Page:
Have you noticed how easy it is for all kinds of fear to coexist in your heart? You may, for instance, feel fearful for your children, your spouse, your friends, your finances, your future, and your health. You may be afraid of public speaking and taking tests and flying in planes and crossing bridges. When left unchallenged, fear can spread like a contagion inside us. Or maybe fear is something like a great big magnet, attracting more and more fear to our lives. If this is so, how can we neutralize its power?
Perhaps the only way to do this is to replace our fears with what I call a capital F kind of fear. I am thinking, of course, about what Scripture calls the “Fear of the Lord.” But doesn’t associating the word “fear“ with the word “Lord“ end up ramping up our fears, reviving all the old stereotypes about a wrathful God who is always angry? Not if we understand the term rightly. Scripture links fear of the Lord to many good things: wisdom, safety, long life, prosperity, and a sure foundation. Fear of the Lord can protect you from evil, death, bitterness, and ruin.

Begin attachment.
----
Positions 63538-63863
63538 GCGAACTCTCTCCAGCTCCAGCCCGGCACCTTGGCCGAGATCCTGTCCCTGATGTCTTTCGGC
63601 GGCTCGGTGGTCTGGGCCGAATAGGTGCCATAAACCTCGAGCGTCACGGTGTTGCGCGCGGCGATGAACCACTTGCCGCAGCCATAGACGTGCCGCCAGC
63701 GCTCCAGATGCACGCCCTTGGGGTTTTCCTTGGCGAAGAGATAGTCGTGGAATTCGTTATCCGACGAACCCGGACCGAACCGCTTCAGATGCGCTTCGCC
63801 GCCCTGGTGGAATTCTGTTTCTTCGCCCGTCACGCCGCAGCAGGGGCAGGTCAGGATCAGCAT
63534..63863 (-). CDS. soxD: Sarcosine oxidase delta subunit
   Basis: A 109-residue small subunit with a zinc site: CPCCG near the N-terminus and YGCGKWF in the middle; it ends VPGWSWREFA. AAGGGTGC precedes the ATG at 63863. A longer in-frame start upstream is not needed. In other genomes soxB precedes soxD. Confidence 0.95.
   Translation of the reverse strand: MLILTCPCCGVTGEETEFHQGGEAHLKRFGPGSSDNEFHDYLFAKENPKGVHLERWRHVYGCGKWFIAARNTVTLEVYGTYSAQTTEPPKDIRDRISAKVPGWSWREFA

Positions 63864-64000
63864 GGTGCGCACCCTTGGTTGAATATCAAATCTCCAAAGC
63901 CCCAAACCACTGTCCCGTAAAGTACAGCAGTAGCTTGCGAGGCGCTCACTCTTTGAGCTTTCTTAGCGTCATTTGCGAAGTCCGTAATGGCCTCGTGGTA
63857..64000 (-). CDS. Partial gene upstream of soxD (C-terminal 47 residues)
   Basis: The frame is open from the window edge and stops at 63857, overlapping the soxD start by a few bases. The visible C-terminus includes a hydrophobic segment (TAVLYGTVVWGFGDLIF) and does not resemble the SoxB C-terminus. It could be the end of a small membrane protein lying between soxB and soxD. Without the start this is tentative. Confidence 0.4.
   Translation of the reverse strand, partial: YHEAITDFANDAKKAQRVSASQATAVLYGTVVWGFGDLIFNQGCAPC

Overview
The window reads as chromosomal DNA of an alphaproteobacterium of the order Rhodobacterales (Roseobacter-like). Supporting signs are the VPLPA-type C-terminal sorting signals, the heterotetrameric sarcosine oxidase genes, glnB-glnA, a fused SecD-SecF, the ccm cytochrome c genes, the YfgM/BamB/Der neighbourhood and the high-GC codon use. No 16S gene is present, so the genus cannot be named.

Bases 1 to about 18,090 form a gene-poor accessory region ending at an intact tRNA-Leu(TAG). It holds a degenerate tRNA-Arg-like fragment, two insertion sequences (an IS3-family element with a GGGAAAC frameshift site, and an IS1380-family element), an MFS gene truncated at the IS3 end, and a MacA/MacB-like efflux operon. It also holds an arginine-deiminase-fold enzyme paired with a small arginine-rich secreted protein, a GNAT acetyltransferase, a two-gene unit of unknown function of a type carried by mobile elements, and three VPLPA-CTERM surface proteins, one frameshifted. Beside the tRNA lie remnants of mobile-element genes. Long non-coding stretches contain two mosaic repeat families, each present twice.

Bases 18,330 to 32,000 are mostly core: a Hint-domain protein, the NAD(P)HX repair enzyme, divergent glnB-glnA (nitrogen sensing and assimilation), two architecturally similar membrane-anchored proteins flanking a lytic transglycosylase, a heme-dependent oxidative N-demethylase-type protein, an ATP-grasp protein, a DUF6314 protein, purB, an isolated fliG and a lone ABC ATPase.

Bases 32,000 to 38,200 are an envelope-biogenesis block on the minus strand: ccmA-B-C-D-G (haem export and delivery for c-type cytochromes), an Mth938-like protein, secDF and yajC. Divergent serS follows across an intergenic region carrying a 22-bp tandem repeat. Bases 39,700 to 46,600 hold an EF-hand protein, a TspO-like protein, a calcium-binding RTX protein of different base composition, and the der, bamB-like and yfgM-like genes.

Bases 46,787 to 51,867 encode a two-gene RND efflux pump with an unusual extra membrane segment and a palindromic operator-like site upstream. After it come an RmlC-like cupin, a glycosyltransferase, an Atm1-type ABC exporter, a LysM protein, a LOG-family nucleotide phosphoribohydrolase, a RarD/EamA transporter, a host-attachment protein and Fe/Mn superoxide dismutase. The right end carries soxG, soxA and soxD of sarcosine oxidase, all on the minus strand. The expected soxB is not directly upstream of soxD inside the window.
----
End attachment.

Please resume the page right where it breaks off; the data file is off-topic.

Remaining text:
To fear the Lord is to revere him, to stand in awe of him, so much so that your primary aim is to please him above pleasing yourself or others. Like a young girl who feels secure while walking alongside her father, you heed his voice because you know that doing so will keep you from straying too close to the edge of a cliff or wandering off in the company of a stranger. You know that your heavenly Father has your best interests at heart. Fearing God produces a kind of foundational security, reducing and reordering the lesser fears that threaten you.
Scripture tells us that the fear of the Lord is a “life-giving fountain,” the beginning of wisdom, and the door to friendship with God. By fearing God, we reduce the other fears that plague us, avoiding evil and courting blessing.